Phillip, you have identified the heart of the problem. The art museum world has begun to think our salvation lies in utilizing business models and practices for everything. I have been told by a respected colleague formerly at the Corcoran that I am just out of touch with reality –nothing matters except the bottom line. How tragic. It seems as I have written before, this director and this Board seem to think the only way to save the Corcoran is to sell it. The belief that it is okay to monetize the collection appears to be at the root of the thinking of this board. You can almost hear them rationalizing it

    Yes!! – we can consider selling the building. That’s okay. It will save the College. But what if we don’t receive enough money to do everything we need to build and operate the College on a new campus? Hey! Don’t worry, why not sell just a few of those great paintings we have in storage?

    This is the way this nightmare seems likely to continue? There are too many examples of colleges and universities –think Brandeis, Fiske, Randolph — turning to their art collections when they needed cash. In the future will I wake up one morning to read that the the Corcoran College has taken the next step and begun to sell just a few selected works from the collection to build such things as the new library, “Niagara Falls on the Potomac” or the Mount Corcoran Student Center?

  3. Wilton S. Dillon

    On smaller scale, even the pre-Larry Small regime at the Smithsonian forfeited a treasure, the Barney Studio House on Sheridan Circle. The keepers of our real estate ignored the offer of the DC chapter of the AIA to buy the house, fix it up (with OSHA standards) and keep it as a living remainder of a pioneer example of some federal support of the arts. The chapter staff would have been housed there. The embassy now using this historic landmark, of course, had to remove its art and furnishings. Wilton S. Dillon, Senior Scholar Emeritus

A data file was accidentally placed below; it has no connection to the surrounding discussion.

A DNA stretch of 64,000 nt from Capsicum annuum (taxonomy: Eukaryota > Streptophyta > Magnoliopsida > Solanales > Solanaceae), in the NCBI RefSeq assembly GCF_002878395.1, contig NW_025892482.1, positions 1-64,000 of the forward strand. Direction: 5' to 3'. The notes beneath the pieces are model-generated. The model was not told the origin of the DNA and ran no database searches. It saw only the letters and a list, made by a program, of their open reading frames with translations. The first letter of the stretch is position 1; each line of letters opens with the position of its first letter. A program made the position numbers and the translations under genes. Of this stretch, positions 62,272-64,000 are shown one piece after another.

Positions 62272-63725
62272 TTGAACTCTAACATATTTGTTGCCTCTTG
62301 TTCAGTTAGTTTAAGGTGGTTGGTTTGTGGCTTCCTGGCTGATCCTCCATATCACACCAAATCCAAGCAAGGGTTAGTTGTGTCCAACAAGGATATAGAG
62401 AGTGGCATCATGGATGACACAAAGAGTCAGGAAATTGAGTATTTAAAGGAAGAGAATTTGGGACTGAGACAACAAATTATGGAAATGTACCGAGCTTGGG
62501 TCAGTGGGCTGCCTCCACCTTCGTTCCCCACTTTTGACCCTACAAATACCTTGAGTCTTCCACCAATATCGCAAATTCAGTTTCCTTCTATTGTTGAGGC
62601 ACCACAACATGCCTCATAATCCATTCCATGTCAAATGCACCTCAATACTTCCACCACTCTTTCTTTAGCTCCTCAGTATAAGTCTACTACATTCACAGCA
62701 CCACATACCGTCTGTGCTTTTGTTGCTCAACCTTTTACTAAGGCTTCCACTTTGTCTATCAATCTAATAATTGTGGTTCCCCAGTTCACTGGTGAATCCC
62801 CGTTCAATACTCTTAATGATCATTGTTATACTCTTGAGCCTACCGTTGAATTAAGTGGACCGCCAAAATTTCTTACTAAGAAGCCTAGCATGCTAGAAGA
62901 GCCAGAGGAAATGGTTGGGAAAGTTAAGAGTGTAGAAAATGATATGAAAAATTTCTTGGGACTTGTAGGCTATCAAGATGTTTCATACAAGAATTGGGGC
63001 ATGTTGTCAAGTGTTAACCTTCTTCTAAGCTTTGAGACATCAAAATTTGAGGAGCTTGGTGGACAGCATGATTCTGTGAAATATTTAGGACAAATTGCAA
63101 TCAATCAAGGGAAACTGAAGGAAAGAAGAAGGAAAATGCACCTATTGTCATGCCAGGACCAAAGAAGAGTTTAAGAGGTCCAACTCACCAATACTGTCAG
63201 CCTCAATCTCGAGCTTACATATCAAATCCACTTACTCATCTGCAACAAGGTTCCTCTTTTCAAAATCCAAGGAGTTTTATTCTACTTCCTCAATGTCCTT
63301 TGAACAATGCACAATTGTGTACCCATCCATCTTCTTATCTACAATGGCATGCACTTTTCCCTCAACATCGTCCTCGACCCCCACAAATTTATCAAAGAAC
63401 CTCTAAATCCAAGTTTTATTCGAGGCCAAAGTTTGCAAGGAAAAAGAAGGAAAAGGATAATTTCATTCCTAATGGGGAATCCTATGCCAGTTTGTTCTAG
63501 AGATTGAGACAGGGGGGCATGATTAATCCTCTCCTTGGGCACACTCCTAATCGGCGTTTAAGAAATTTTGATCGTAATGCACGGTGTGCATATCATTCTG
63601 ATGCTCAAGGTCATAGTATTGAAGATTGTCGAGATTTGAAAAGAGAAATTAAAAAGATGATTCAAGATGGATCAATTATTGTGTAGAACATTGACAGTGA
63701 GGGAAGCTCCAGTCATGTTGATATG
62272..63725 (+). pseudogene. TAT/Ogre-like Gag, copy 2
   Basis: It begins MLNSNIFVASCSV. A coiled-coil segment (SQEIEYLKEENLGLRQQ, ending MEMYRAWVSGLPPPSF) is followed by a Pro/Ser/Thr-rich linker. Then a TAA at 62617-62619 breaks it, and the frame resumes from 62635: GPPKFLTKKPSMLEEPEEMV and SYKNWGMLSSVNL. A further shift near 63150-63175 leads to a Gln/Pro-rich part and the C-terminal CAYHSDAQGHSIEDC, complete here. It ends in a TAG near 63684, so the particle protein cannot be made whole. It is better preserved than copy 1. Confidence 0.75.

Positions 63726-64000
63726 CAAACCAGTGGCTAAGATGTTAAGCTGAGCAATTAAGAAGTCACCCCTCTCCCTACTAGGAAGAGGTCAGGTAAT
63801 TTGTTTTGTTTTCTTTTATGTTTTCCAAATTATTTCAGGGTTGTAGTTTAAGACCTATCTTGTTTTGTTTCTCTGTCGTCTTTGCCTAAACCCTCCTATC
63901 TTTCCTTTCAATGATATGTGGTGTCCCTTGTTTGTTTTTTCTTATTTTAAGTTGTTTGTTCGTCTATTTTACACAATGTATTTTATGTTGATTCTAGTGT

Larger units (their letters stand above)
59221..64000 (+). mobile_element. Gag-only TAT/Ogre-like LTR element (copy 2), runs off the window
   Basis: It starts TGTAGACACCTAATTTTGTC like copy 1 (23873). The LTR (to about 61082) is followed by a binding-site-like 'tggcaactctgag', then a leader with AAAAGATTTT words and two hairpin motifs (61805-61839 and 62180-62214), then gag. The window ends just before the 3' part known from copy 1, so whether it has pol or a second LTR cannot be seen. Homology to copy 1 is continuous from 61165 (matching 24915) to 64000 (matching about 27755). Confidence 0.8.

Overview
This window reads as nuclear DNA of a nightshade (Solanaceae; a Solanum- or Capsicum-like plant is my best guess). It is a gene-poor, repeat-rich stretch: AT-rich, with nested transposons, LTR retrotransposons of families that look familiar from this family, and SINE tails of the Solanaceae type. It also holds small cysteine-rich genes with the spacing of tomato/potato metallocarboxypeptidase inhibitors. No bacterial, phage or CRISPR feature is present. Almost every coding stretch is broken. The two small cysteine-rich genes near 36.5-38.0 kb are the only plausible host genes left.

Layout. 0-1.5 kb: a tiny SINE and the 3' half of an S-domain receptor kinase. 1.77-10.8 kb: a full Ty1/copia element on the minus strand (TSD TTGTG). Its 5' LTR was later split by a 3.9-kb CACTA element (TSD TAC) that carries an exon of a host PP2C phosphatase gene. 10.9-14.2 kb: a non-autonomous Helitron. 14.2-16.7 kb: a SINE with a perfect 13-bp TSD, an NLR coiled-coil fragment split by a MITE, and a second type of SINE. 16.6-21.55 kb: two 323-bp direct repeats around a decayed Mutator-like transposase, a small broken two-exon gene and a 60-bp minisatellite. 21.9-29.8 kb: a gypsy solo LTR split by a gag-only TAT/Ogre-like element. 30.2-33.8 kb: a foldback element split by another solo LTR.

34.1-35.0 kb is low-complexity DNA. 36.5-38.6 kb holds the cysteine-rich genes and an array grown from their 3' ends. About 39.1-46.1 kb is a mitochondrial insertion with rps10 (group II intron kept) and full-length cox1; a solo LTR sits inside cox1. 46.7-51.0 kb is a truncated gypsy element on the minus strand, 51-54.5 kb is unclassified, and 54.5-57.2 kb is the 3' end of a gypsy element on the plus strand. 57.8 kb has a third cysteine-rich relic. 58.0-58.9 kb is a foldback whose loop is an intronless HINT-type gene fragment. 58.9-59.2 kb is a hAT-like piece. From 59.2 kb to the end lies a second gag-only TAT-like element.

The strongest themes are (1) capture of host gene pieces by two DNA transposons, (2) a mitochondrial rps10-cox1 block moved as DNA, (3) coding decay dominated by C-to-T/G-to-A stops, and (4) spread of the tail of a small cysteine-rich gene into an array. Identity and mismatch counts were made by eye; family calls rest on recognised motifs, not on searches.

• Linda Crocker Simmons, Curator Emerita, The Corcoran Gallery of Art

      That embassy received only a few of the furnishings of Studio House. The Smithsonian auctioned most of them off. I went. I wept. I bought 4 chairs hoping to donate them to the DC Historical Society but have not because of that institution’s continued precarious existence.

      The sale of the Alice Pike Barney House is a tragedy much like the proposed sale of the Corcoran building. At the Corcoran one wonders what will become of those items designed into or embedded within the building which like the bronze lions on the entry stairs at 17th Street might be pried loose after a sale or conveyed like kitchen appliances in a home. What will happen with other art works like the stone mantel in the Mantle room, the woodwork and ceiling in the tapestry room, the stained glass window, the bronze plaque dedicated to E.F. Andrews (founding dean of the Corcoran School) or the plaster bas relief reproduction of the Parthenon frieze …….just to mention a few.

      The idea of selling the building,essentially to consider art works as financial assets is monstrous and wrong. As Jayme McLellen wrote in her letter supporting the petition to “vote no on the sale of the building,” — “the board of Trustees, Harry Hopper, are corporate bankers by trade, and have handled this institution as an entity in a dry business transaction. Oscar Wilde referred to people like this as *”men who know the price of everything and the value of nothing.” How sad.